Before taking any action, managers should first establish the facts and before considering dismissal, managers should also see if a more positive approach is likely to be effective.
Poor performance may be a result of inadequate leadership, bad management or defective systems of work and, if so, remedies (often involving learning and development) can be put in place.
Many cases of misconduct and poor performance can be dealt with by informal advice, coaching and counselling. Improvements can often be achieved through continuing feedback and joint discussion between individuals and their managers to identify the problem, establish the reasons for under-performance and agree the action to be taken.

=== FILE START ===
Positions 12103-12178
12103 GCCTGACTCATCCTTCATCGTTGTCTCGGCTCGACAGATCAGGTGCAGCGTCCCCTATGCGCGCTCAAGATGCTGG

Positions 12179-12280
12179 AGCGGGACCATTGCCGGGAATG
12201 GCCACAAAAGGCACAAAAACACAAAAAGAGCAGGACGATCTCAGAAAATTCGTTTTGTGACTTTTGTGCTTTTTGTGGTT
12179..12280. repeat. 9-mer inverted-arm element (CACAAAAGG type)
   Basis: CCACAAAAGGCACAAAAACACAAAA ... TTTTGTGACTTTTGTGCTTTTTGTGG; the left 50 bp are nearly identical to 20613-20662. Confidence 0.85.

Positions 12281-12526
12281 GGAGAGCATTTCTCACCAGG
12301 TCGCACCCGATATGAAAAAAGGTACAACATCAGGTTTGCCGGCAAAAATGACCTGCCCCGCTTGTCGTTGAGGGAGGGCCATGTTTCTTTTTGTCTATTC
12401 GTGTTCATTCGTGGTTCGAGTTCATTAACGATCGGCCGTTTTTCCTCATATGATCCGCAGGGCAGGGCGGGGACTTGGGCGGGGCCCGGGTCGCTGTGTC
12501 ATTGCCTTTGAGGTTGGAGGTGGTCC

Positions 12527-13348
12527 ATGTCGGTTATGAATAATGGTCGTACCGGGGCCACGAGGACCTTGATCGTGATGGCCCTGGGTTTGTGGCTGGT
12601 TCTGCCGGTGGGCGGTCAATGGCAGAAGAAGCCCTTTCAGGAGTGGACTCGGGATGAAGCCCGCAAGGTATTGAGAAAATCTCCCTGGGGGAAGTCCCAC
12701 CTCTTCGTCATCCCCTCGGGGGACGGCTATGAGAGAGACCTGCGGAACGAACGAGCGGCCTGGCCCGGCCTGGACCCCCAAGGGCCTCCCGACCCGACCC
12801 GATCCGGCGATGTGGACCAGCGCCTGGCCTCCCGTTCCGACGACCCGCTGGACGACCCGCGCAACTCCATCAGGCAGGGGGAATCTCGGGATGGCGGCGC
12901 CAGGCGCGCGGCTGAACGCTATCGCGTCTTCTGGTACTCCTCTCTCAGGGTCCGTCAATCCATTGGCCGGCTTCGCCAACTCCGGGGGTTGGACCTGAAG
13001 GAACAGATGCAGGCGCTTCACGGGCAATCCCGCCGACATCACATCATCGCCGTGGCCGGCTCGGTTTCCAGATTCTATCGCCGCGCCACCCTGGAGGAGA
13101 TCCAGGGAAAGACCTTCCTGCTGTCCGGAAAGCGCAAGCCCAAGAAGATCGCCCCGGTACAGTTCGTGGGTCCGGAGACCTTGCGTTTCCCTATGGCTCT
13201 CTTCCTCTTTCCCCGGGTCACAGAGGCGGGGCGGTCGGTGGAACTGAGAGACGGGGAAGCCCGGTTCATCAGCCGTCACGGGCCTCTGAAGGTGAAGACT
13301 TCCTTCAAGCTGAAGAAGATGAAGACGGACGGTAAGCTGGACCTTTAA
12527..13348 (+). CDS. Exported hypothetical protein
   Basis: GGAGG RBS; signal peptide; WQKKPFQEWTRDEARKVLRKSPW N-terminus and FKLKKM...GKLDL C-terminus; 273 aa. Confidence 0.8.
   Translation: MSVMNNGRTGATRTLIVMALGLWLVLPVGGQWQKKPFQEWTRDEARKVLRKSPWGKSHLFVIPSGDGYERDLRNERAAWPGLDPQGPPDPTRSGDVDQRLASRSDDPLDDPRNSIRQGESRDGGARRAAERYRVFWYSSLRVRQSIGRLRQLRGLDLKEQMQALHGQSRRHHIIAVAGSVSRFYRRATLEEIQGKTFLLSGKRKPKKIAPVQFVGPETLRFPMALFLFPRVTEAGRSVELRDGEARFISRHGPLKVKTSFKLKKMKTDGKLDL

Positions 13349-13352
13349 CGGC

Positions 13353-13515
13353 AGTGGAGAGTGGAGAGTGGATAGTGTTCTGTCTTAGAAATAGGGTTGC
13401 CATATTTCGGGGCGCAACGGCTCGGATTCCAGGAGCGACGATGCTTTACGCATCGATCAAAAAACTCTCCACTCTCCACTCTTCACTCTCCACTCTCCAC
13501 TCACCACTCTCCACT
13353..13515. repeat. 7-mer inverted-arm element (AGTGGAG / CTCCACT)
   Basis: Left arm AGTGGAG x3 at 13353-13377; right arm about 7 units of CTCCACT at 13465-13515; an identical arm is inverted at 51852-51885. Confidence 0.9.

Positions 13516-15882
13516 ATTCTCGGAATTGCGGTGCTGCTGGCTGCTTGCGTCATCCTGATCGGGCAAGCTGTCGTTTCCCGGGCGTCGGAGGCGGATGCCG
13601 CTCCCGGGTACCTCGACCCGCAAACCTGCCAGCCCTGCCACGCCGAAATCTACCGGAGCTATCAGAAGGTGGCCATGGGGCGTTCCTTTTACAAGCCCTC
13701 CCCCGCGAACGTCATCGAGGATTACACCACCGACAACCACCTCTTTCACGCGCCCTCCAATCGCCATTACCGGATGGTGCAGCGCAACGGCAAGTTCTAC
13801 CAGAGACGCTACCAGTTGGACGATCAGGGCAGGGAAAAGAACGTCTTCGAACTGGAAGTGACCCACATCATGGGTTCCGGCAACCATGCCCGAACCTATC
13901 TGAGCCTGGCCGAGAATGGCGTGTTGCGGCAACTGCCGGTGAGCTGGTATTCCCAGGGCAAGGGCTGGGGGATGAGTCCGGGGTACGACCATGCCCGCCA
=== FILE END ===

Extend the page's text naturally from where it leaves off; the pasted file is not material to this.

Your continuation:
If all this fails, disciplinary action – possibly including dismissal – may need to be taken.
Dismissal of an employee occurs when:
- the employer terminates the contract, either with or without giving notice
- a fixed term contract ends and is not renewed
- the employee leaves, with or without giving notice, in circumstances in which they are entitled to do so because of the employer’s conduct
- According to ACAS, among the commonest reasons for dismissal are misconduct, inability to do the job and redundancy
A dismissal will normally be ‘fair’ provided the employer has a good reason for the dismissal, has followed a fair procedure, followed its own disciplinary procedure and has acted ‘reasonably’ in carrying it out.